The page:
For those of us with an interest in the natural world, Mute Swans (Cygnus olor) are a staple of urban wildlife in Dublin, present in many parks and along both canals. However, it has been 25 years since there has been any real assessment of the state of the Mute Swan population in the Dublin region (1). This has been a period of immense change in the urban landscape.
Mute Swan © Graham Prole
This summer, the Irish Midlands Ringing Group (IMRG) started a monitoring project to assess the state of the Mute Swan population in the Dublin region and to better understand their population dynamics, coordinated by Graham Prole of the IMRG https://irishmidlandsringing.wordpress.com/2015/10/05/mute-swan-colour-ringing/. The first stage of the project was a comprehensive survey of breeding by swans in the Dublin region. This revealed high nest occupancy rates, with 42 pairs successfully producing cygnets, an increase on the last survey 25 years ago. The monitoring of these breeding attempts is ongoing, with 20 pairs still with cygnets. The new habitat provided by the artificial lakes constructed in parks in the Dublin suburbs (such as Tymon Park in Tallaght), seems to have been a significant boon to the swan population. Breeding success was particularly high in these parks, likely helped by members of the public regularly feeding the swans in these areas.
The results of the swan breeding survey have raised more questions. While breeding success seems to be high, bachelor herds (groups of juveniles who have been forced out by their parents and adult birds who have yet to win a territory) are much reduced in traditional locations. To gain a better understanding of the population dynamics and movements of the Dublin region swan population, the IMRG has commenced a colour ringing scheme. The colour rings are yellow darvic rings with a unique inscription in black letters fitted to the swan’s leg.
Catching the swans for ringing is greatly aided by the fact that many of them are used to being fed bread by the public, but it can still be a daunting task to the uninitiated. Mute Swans are powerful birds, with a reputation for being aggressive (a reputation which some individuals certainly live up to!). They are caught by hand when they come to feed on bread, taking care to prevent them from flapping and straining their wings. The ring is quickly attached and they are released back onto their patch. The swans quickly recover and don’t seem to hold any grudge, as ringed individuals often return to take bread from the team which ringed them!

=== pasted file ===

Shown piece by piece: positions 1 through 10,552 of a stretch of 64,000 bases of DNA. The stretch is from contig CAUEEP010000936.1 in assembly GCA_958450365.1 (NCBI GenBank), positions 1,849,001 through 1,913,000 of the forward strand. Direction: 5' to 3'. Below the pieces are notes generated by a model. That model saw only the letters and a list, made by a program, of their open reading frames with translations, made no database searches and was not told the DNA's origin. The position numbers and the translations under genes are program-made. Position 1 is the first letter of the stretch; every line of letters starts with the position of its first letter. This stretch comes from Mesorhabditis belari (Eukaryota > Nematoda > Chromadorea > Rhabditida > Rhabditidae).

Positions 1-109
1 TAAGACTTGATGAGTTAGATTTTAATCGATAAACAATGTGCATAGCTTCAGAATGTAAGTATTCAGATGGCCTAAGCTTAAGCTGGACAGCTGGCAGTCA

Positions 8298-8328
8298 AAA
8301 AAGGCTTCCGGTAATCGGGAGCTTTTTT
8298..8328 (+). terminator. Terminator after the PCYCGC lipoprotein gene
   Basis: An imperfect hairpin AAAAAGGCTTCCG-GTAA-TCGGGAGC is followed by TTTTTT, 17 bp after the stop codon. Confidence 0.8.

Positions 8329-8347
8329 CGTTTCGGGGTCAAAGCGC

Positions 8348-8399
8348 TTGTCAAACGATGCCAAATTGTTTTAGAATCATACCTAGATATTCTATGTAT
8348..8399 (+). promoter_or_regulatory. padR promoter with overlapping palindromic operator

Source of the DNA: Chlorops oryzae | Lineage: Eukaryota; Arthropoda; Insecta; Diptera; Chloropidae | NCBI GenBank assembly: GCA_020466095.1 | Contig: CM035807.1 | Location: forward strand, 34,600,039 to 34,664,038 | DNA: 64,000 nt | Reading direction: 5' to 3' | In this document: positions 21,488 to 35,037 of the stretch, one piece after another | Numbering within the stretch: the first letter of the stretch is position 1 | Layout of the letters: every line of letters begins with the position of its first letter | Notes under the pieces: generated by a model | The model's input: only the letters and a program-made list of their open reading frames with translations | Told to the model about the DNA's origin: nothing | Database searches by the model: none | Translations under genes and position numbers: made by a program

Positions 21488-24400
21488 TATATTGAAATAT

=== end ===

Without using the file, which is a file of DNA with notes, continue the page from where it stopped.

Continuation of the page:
To date, over 60 swans have been colour ringed. Re-sightings of these rings allow the lives of individual swans to be followed without any further disturbance. Of particular interest is the dispersal of juvenile swans and the recruitment of bachelor birds into the breeding population. This project is already beginning to generate data as the first juveniles begin to disperse to join bachelor herds, with ringed juveniles moving from Tallaght to the Grand Canal, Swords estuary and Bray Harbour. The furthest dispersal distance so far has been 18km. The colour rings are large enough to be easily read by members of the public, promoting community engagement with the project. Any re-sightings would be greatly appreciated and can be sent to firstname.lastname@example.org.
Author: Darren O’Connell, @oconned5
Images: Darren O’Connell & Graham Prole
A special thanks to Graham Prole for coordinating this project, to all IMRG members who helped at the catches and to South Dublin and Kildare County Councils who provided permission and financial support. This work was carried out under licence from the National Parks and Wildlife Service and British Trust for Ornithology.
- Collins, R. and Whelan J. (1994) Movements in an Irish Mute Swan Cygnus olor Ringing and Migration. 15: 40-19. doi: 10.1080/03078698.1994.9674070